- The Washington Times - Monday, July 22, 2019

Over a 40-minute span inside a classroom at the Georgetown School of Continuing Studies, Leigh Steinberg wanted his would-be sports agents to try to do what the Washington Redskins and Kirk Cousins could not: agree to a new contract.

As part of his “Agent Academy” — a seminar designed to teach attendees what it takes to be a sports agent — the legendary real-life inspiration for the “Jerry Maguire” movie divided the room into two groups: half would be Cousins, the other half, the Redskins.

To Steinberg, the Redskins-Cousins standoff of 2018 that resulted in the quarterback leaving for a record-breaking deal with the Minnesota Vikings, represents a perfect teaching moment.

“Shows what happens when you get a breakdown (between parties),” said Steinberg, who has been using the Cousins’ example for the last few years at his seminars. “The big problem with the quarterback is, if you don’t sign your incumbent, who? Who then? That was an unusual situation because so few players have ever gone through a couple (franchise tags) like that.”

Steinberg, 70, uses real-life examples as training exercises and encourages students to re-enact complicated negotiations in part because he wants people to realize that being an agent is more tedious than what’s portrayed in the movies. He wants the attendees to show him their work, not the money.

Steinberg has been taking his academy on the road since 2014, sharing his thoughts on the business with a new generation of potential sports agents in an era when his industry has become increasingly competitive, cutthroat and hard to crack.

In his class in the District over the weekend, Steinberg hosted roughly 40 attendees, some of whom already have established careers.

Steinberg’s advice? Listen, network and know what you’re getting into.

“We have to be more realistic about the downsides,” Steinberg said. “They’ll visualize me at a movie or at a premiere, sitting with (Chiefs quarterback Patrick) Mahomes when he wins MVP. They’re not seeing the downside of it, so we talk about that.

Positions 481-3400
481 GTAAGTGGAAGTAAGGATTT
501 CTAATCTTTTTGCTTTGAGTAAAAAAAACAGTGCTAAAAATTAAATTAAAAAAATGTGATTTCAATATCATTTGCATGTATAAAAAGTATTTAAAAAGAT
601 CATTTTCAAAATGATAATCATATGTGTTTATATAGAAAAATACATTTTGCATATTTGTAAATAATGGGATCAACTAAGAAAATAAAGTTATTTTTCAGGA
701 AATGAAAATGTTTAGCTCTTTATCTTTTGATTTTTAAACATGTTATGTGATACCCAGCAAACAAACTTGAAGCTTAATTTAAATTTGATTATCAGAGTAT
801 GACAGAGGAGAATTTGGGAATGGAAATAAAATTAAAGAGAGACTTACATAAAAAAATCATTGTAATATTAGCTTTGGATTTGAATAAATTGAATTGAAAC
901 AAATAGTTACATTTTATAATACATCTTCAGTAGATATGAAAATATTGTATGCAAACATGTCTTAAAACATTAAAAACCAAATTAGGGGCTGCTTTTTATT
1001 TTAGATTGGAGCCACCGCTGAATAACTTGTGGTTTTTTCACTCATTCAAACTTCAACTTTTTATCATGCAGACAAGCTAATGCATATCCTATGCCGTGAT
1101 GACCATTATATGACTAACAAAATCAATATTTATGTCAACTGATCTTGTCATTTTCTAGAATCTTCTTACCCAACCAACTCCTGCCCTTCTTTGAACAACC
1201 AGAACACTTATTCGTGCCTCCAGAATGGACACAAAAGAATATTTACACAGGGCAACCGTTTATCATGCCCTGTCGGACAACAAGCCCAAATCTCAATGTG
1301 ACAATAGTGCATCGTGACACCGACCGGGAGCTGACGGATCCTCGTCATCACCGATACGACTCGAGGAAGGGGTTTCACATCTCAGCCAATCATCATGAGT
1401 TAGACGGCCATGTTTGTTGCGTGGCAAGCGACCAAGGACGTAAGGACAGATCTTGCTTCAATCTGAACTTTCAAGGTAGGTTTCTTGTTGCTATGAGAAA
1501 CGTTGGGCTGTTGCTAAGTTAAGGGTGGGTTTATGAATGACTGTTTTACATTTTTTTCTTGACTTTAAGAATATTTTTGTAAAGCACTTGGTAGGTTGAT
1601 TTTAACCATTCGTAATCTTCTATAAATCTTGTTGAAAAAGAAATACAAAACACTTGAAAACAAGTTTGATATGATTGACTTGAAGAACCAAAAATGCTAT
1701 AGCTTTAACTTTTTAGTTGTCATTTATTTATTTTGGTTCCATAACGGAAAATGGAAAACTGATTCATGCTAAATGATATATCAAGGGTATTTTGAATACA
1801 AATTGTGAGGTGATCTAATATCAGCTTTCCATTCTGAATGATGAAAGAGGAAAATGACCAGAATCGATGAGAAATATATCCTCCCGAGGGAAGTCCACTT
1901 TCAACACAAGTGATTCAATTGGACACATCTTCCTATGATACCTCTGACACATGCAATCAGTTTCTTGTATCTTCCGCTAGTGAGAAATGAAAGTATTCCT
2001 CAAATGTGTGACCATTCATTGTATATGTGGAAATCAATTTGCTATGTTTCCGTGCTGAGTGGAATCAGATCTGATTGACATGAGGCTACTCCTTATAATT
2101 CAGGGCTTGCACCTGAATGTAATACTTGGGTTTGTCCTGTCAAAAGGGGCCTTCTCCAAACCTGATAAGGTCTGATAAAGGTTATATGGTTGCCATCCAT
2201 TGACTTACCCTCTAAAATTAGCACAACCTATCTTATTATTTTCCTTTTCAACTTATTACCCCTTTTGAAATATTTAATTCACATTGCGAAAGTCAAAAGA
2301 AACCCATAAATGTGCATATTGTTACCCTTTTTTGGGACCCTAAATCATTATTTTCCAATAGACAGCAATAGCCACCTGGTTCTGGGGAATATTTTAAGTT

“But I encourage people — rather than sitting there wasting their life, if they want to make a move.”

There are more than 850 certified agents, according to the NFL Players Association’s website. Becoming one, however, is a complicated process. One, agents must have two degrees — a bachelor’s and a secondary degree (like a master’s or a law degree). Two, those who qualify pay a one-time, nonrefundable fee of $2,500 to the NFLPA just for the opportunity to take the agent exam.

After the NFLPA conducts background checks on wannabe agents — a process that can take four months — applicants who are approved receive notifications about the exam in June. That leaves them with only a month to study. The agent exam takes place every year in mid-July in the District.

Jackson Magnini, a 29-year-old with a master’s in sports industry management from Georgetown, knows all about this process. A day before attending Steinberg’s academy, Magnini took the three-hour, 60-question test for the first time.

Potential agents are only allowed to take the exam twice — meaning if Magnini fails, he’ll have to wait until next year to apply for the final time.

“The ‘PA is not anxious to get more agents,” said Magnini, who noted how the score it takes to get certified can vary from year to year, depending on the strength of the class. “They kind of feel like there is enough as is, so they want to make the process as challenging as possible to get the lowest number of new agents in.”

Despite already having taken the exam, Magnini said he thought Steinberg’s class was useful.

Beyond negotiating, Steinberg went over the recruiting process, sponsorships, damage control and the process of setting up charitable foundations.

Each had an activity to go alongside with it. Attendees, for example, were asked how they would handle the press if they were agents for Jameis Winston, who was suspended three games after he was accused of groping an Uber driver.

Not everyone in the class was based solely out of the District, either. Cameron Melancon, a 27-year-old law student from Mississippi, was visiting friends in Georgetown and wanted to attend the seminar.

Likewise, Mike Chen, a 34-year-old lawyer, registered for the class despite living in New Hampshire. Chen figured he could stay with his parents in Round Hill, Virginia. Both have dreams of becoming agents.

“We’re changing lives here.” Steinberg said. “I’d like to leave the sports business better than I found it.”

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